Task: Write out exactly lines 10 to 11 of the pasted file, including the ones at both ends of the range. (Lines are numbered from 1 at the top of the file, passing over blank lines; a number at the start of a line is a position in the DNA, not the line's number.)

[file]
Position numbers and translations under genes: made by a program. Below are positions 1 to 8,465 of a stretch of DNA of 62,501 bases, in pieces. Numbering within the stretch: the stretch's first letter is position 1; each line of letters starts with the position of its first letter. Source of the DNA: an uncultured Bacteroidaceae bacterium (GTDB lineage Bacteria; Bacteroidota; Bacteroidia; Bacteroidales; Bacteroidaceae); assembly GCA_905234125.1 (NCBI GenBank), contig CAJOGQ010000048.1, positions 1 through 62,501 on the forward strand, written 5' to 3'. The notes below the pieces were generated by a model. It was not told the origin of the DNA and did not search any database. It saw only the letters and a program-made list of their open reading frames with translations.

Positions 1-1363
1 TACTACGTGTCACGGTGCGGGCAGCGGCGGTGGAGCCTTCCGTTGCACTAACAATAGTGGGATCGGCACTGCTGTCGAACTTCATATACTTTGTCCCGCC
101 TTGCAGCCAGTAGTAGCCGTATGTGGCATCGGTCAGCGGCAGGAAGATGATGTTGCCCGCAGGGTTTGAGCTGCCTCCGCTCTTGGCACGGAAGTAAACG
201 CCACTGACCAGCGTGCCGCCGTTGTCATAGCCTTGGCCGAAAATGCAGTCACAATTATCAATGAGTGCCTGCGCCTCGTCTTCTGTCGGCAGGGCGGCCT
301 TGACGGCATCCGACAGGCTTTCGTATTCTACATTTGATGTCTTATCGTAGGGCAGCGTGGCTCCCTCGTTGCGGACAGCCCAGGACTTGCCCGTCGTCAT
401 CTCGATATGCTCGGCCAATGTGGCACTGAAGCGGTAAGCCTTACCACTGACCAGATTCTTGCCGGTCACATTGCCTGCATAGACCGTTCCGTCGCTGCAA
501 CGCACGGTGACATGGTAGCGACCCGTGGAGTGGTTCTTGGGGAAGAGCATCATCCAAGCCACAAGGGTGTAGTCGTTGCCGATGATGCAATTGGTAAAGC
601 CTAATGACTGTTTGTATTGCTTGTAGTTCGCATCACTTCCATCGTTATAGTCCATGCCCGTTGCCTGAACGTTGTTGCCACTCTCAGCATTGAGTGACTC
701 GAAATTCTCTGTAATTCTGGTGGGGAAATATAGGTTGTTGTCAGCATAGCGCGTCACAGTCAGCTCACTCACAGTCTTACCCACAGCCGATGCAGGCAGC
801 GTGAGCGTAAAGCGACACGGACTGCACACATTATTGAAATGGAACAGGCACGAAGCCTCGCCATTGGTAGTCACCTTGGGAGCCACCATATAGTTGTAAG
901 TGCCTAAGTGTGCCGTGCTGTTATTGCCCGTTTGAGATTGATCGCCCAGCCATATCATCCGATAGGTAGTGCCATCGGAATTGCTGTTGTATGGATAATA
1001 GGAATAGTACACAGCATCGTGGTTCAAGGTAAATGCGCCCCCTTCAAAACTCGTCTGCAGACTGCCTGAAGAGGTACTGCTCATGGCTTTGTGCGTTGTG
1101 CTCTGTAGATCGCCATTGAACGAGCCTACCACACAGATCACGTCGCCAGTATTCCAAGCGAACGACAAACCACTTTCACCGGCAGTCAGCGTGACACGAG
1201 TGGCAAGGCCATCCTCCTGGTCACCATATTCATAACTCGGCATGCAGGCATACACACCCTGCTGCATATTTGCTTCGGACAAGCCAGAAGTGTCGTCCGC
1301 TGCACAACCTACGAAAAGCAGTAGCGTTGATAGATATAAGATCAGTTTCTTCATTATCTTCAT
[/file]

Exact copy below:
701 GAAATTCTCTGTAATTCTGGTGGGGAAATATAGGTTGTTGTCAGCATAGCGCGTCACAGTCAGCTCACTCACAGTCTTACCCACAGCCGATGCAGGCAGC
801 GTGAGCGTAAAGCGACACGGACTGCACACATTATTGAAATGGAACAGGCACGAAGCCTCGCCATTGGTAGTCACCTTGGGAGCCACCATATAGTTGTAAG